Image courtesy of uOttowa

Booktrib: Is there anything that you wanted to add to the novel that just didn’t make it in for some reason?

MT: I think that the lives of the mothers, Ma and Ling (the mothers of Marie and Ai-Ming) are a kind of unspoken current through the novel. Their daughters are looking for what was hidden from them, the love and secrets of their fathers; their mothers are a kind of bedrock, whose devotion they are not, at first, attuned to. But they are their mother’s daughters, and I think they come to see this in the end. Personally I think it’s a novel full of loud, intellectual, gifted, and ever sonorous women, from Big Mother Knife to Swirl and Ling, to Ai-Ming, Zhuli and the Old Cat.

Booktrib: Do you have any advice for aspiring or struggling writers?

MT: To follow your own heart and your own complicated and difficult questions. To not give into simplistic words and forms of expression, or to ways of being that reduce the human and animal and sensory in all of us. To not be afraid of the panoramic or the intimate, and perhaps even see that they are fractal, one always echoing the structure and life of the other.

Do Not Say We Have Nothing is available for purchase now.

For more information on the author, please visit her website at madeleinethien.com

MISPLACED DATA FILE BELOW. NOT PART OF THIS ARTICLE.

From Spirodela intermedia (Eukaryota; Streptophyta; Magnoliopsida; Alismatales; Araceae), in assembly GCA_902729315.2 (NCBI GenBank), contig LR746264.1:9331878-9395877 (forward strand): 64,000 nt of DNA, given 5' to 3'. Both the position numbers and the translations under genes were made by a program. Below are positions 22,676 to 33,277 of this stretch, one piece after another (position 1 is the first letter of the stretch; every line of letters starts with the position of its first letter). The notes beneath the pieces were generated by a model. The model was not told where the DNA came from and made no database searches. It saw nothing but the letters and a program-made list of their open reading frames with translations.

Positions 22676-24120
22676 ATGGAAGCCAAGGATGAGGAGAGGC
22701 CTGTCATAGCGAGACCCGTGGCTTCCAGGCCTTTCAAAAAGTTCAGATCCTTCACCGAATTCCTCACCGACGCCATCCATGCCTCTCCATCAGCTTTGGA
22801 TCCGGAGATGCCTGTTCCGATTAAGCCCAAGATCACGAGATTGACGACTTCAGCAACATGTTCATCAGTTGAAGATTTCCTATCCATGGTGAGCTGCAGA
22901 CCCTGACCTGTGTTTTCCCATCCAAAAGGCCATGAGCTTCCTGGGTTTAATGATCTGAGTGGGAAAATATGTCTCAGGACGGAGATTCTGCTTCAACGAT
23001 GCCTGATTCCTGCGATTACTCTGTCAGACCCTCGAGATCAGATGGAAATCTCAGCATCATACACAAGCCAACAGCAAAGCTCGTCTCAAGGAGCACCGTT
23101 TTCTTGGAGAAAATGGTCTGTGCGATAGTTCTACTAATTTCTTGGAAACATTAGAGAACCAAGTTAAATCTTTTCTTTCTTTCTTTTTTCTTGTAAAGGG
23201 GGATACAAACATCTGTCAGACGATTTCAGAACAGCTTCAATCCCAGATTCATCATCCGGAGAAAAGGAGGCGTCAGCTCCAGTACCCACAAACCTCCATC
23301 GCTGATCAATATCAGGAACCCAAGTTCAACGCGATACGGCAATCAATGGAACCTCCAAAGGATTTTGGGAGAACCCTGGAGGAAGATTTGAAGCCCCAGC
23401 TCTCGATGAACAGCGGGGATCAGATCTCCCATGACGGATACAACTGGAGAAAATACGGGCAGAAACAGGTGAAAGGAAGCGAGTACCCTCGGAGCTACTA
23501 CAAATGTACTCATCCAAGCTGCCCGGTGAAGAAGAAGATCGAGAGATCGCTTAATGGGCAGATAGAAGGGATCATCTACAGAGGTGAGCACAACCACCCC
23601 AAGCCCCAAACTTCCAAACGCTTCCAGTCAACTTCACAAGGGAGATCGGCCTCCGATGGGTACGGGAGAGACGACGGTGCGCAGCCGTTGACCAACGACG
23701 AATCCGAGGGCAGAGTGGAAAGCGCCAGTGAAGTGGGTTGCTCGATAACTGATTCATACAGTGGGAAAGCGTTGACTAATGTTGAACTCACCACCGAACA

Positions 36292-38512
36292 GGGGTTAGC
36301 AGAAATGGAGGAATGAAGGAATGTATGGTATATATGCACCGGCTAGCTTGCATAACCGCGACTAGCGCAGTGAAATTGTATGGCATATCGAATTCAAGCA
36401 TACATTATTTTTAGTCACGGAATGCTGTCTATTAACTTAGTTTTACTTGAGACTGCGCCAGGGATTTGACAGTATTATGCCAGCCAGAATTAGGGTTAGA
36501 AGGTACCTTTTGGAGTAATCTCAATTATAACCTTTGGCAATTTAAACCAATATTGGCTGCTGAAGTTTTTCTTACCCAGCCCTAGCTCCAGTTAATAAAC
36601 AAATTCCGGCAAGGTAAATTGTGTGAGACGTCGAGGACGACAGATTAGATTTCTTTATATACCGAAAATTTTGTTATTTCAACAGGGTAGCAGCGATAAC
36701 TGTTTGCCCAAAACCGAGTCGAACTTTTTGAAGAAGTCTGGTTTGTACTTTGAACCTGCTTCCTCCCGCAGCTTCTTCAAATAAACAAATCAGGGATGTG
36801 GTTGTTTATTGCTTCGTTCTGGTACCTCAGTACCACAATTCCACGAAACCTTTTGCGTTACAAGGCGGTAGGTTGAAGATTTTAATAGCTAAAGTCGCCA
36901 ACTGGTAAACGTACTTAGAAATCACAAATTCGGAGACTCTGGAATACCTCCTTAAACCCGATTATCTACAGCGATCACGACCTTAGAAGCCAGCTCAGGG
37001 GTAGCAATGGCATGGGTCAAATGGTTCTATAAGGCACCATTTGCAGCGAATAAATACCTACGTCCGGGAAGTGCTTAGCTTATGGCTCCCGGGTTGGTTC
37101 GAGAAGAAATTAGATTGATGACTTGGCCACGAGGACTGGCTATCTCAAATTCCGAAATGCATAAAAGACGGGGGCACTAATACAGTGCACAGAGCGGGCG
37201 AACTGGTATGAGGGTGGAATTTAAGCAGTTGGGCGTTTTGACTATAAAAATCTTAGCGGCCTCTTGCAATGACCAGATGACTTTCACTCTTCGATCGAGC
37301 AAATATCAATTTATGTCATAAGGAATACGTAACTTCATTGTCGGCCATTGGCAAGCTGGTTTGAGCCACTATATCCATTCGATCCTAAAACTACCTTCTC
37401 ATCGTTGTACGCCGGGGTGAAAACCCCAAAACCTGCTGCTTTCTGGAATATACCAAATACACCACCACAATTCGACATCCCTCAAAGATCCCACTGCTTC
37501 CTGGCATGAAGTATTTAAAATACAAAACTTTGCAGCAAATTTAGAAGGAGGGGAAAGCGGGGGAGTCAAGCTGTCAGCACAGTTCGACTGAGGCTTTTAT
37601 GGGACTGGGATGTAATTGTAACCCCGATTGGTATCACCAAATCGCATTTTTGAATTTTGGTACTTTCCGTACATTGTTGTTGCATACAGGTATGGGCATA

Image courtesy of cbc.ca

Madeleine Thien is the author of the story collection Simple Recipes, which was a finalist for the Commonwealth Writers’ Prize, a Kiriyama Pacific Prize Notable Book, and won the BC Book Prize for Fiction; the novel Certainty, which won the Amazon.ca First Novel Award; and the novel Dogs at the Perimeter, which was shortlisted for Berlin’s 2014 International Literature Award and won the Frankfurt Book Fair’s 2015 Liberaturpreis. Her novels and stories have been translated into twenty-five languages, and her essays have appeared in GrantaThe Guardian, the Financial TimesFive DialsBrick and Al Jazeera. Her story “The Wedding Cake” was shortlisted for the prestigious 2015 Sunday Times EFG Short Story Award. She lives in Montreal.


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Rachel Fogle De Souza was born and raised in Connecticut, and traveled extensively throughout Europe, parts of Asia, and the United States, before attending college at the University of California, Davis, where she received a B.A. in Comparative Literature, with a double minor in Women, Gender and Sexualities studies, and Middle Eastern/South Asian studies. When she's not writing, she's reading, boxing, or thinking about traveling.